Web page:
Laryngeal papillomatosis is a challenging disease affecting children and adults. Human papilloma virus causes growths of the vocal cords leading to hoarseness. In severe cases (especially in children) airway obstruction. The throat warts can be asymptomatic if they do not involve the vocal cords. Papilloma can affect the palate, nose, trachea, lungs, subglottis, epiglottic, and false vocal cords. Transmission occurs sexually, or in the case of juvenile papillomatosis from a mother infected with the virus. In rare cases, though, infants can become infected despite being delivered via C-section. This may be due to inocculation during labor prior to the decision to perform C-section.
Treatment is aimed at gentle removal of laryngeal papillomas, preserving the integrity of the vocal cords. Unfortunately, despite careful surgery, papillomatosis recurs at a variable rate. In children surgery needs to be performed as frequently as every few weeks. In adults the rate of recurrence can also be quite rapid.
Treatment modalities in surgery include the angiolytic lasers (pulsed KTP laser and pulsed dye laser), CO2 (Carbon Dioxide) laser, microdebrider (shaver), and cord instrument excision. Angiolytic lasers target the blood supply of the papillomas, which is more dense than the surrounding normal tissue. They act as "smart" lasers, avoiding thermal injury to uninvolved tissue. In the past 8 or 9 years, laser surgery for laryngeal papillomatosis has been performed in the office setting without sedation. For patients requiring surgery every few months this is a major convenience as far as ability to return immediately to work with no downtime.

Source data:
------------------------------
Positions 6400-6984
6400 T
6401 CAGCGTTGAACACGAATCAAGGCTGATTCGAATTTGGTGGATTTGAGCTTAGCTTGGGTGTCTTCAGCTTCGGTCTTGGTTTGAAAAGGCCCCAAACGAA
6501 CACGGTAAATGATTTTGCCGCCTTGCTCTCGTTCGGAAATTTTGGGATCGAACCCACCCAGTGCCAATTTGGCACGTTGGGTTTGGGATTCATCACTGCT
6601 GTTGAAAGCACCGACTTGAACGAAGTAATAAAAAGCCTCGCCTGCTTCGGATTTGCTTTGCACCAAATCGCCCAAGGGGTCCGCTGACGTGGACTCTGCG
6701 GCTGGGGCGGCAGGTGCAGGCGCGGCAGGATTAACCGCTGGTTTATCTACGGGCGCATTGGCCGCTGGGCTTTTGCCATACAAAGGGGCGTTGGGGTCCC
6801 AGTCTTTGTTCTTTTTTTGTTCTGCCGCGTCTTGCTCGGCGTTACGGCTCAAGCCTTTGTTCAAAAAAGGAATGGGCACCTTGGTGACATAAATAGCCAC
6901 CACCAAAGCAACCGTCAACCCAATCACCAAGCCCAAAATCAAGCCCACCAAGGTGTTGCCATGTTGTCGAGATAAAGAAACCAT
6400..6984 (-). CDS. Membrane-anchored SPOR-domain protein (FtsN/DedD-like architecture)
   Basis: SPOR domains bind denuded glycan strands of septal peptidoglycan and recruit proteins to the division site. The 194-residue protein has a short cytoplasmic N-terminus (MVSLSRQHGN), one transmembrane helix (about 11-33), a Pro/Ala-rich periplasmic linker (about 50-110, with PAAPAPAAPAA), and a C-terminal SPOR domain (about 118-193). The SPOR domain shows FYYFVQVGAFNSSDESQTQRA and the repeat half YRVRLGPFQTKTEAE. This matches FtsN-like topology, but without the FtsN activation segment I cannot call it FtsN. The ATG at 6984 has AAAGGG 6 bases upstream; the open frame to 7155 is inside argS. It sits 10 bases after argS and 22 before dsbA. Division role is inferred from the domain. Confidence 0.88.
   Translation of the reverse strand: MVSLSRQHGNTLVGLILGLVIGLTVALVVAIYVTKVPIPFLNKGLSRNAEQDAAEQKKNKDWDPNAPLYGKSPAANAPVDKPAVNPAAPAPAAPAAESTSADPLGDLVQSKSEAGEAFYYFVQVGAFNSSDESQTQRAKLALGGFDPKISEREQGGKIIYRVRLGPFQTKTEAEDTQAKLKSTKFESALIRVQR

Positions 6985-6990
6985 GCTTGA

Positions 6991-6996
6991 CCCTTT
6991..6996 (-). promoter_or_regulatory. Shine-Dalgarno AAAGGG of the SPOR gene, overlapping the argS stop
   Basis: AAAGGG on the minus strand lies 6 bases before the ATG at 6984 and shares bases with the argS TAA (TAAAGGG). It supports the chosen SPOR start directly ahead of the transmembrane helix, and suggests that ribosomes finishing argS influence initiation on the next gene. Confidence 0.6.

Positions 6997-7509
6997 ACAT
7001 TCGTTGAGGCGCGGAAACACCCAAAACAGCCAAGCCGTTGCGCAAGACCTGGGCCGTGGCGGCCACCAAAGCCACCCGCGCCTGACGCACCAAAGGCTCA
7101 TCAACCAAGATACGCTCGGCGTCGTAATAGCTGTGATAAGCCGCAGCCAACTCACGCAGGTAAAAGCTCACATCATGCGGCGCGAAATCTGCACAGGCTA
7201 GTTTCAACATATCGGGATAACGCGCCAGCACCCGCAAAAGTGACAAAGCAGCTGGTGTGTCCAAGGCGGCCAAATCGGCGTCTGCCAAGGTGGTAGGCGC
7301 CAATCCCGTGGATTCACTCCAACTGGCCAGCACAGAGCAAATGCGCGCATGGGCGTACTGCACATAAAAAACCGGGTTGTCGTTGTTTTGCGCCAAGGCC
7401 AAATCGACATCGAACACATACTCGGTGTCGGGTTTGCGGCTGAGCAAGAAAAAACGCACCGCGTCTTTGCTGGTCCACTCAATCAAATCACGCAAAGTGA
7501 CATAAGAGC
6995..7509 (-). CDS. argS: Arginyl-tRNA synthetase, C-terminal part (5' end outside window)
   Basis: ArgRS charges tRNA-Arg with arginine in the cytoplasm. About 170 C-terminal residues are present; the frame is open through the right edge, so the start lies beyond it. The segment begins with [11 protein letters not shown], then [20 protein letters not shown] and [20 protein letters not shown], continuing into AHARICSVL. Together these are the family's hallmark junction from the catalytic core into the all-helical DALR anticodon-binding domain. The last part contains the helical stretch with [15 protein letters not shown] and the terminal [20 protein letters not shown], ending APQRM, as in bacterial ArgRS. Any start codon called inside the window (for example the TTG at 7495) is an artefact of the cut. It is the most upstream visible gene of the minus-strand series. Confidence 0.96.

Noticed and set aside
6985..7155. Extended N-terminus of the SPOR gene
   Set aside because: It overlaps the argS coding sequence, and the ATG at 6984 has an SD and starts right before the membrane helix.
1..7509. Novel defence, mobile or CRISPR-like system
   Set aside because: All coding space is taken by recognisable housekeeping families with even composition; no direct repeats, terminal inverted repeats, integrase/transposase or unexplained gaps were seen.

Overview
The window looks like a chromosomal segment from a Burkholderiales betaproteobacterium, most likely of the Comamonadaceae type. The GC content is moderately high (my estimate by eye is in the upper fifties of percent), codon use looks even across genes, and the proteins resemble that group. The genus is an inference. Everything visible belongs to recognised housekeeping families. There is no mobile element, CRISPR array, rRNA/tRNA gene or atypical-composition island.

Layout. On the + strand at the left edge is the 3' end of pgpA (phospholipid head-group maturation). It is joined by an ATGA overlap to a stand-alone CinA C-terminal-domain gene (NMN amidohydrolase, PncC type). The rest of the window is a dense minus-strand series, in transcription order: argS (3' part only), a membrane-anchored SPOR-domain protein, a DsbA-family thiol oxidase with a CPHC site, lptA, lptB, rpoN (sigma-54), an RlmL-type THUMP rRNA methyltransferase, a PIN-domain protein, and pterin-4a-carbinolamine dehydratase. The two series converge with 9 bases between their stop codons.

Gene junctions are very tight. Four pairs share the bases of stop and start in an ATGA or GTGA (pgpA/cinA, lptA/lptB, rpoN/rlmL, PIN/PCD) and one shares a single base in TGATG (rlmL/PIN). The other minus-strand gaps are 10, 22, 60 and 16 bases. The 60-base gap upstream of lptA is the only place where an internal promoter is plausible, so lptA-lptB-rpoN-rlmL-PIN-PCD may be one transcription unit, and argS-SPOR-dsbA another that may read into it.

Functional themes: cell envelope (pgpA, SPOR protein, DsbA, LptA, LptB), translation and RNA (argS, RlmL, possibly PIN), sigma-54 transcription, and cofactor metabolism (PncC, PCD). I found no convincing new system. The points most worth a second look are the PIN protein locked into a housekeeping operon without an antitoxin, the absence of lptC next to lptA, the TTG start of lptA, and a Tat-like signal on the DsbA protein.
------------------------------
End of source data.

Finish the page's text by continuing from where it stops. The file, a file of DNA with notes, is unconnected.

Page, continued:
Adjuvant treatments exist to modulate the rate of recurrence of papilloma. There are many options. Cidofovir is an antiviral drug that is injected into papilloma. It has been linked inconsistently to pre-cancerous changes in papilloma, though largely it appears to be safe. It also has the potential to cause scarring of the vocal cords and should be used cautiously on the vocal folds for this reason. Avastin is an anti-angiogenic drug preventing growth of the blood vessels feeding papilloma. Avastin has been injected for laryngeal papillomatosis for the past 2 years or so, and so far there has been only one report on its efficacy. There is an ongoing clinical trial looking at the drug and papilloma.
At Newport Voice and Swallowing both Cidofovir and Avastin are offered for laryngeal papillomatosis. We offer unsedated office-based laryngeal surgery for papilloma using the pulsed KTP laser, and at the present time we are the only center in Orange County offering the treatment.
Below is an interesting article about Avastin and recurrent respiratory papillomatosis.